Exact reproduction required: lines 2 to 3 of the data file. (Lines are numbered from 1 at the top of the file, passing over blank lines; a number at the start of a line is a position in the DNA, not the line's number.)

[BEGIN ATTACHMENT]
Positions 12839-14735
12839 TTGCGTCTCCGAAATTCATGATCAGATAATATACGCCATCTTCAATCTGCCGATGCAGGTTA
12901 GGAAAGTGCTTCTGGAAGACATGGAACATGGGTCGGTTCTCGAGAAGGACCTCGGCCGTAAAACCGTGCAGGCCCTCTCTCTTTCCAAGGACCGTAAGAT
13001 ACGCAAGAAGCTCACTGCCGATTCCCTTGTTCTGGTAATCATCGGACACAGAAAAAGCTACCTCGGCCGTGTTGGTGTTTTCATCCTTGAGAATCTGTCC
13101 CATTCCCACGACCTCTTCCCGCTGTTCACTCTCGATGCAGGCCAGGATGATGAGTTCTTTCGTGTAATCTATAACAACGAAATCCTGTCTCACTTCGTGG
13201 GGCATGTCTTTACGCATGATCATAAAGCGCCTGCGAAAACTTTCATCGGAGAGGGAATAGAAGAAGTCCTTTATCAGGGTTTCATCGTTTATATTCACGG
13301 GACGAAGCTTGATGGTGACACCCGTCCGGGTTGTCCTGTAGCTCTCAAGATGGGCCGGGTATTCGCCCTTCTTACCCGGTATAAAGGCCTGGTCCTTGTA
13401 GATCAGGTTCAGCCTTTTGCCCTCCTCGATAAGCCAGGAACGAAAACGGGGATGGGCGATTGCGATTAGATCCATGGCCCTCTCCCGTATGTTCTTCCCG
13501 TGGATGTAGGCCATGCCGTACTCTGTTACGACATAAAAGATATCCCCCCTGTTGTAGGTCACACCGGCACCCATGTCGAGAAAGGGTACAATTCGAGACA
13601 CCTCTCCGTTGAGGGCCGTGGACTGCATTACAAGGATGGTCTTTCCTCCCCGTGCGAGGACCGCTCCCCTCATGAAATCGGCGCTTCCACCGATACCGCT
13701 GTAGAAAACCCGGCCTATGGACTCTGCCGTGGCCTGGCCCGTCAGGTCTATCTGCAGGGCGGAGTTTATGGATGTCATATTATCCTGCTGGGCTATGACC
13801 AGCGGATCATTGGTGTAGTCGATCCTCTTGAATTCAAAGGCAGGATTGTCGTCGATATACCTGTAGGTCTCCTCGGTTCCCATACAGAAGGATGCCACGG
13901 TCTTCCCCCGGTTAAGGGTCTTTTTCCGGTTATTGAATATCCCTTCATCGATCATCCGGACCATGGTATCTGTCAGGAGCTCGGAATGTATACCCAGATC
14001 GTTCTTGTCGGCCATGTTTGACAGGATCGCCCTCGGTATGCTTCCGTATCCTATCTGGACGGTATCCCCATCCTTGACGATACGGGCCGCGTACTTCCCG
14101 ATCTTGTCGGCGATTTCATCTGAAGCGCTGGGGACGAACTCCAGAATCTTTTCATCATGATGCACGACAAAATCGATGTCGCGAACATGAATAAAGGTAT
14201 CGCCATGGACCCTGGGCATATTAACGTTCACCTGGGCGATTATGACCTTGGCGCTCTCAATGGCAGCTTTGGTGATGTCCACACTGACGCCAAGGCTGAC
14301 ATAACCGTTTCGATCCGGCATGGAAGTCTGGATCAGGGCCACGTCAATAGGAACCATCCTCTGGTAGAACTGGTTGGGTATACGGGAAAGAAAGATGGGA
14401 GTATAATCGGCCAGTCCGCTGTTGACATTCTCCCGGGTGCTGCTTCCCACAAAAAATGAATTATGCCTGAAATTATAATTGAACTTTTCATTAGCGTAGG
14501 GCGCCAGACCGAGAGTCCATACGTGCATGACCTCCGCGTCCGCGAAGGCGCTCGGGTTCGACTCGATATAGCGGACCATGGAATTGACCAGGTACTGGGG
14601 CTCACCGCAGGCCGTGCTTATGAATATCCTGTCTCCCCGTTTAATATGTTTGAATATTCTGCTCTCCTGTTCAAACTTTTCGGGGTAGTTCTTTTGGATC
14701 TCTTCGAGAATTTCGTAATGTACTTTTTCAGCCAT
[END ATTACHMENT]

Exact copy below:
12839 TTGCGTCTCCGAAATTCATGATCAGATAATATACGCCATCTTCAATCTGCCGATGCAGGTTA
12901 GGAAAGTGCTTCTGGAAGACATGGAACATGGGTCGGTTCTCGAGAAGGACCTCGGCCGTAAAACCGTGCAGGCCCTCTCTCTTTCCAAGGACCGTAAGAT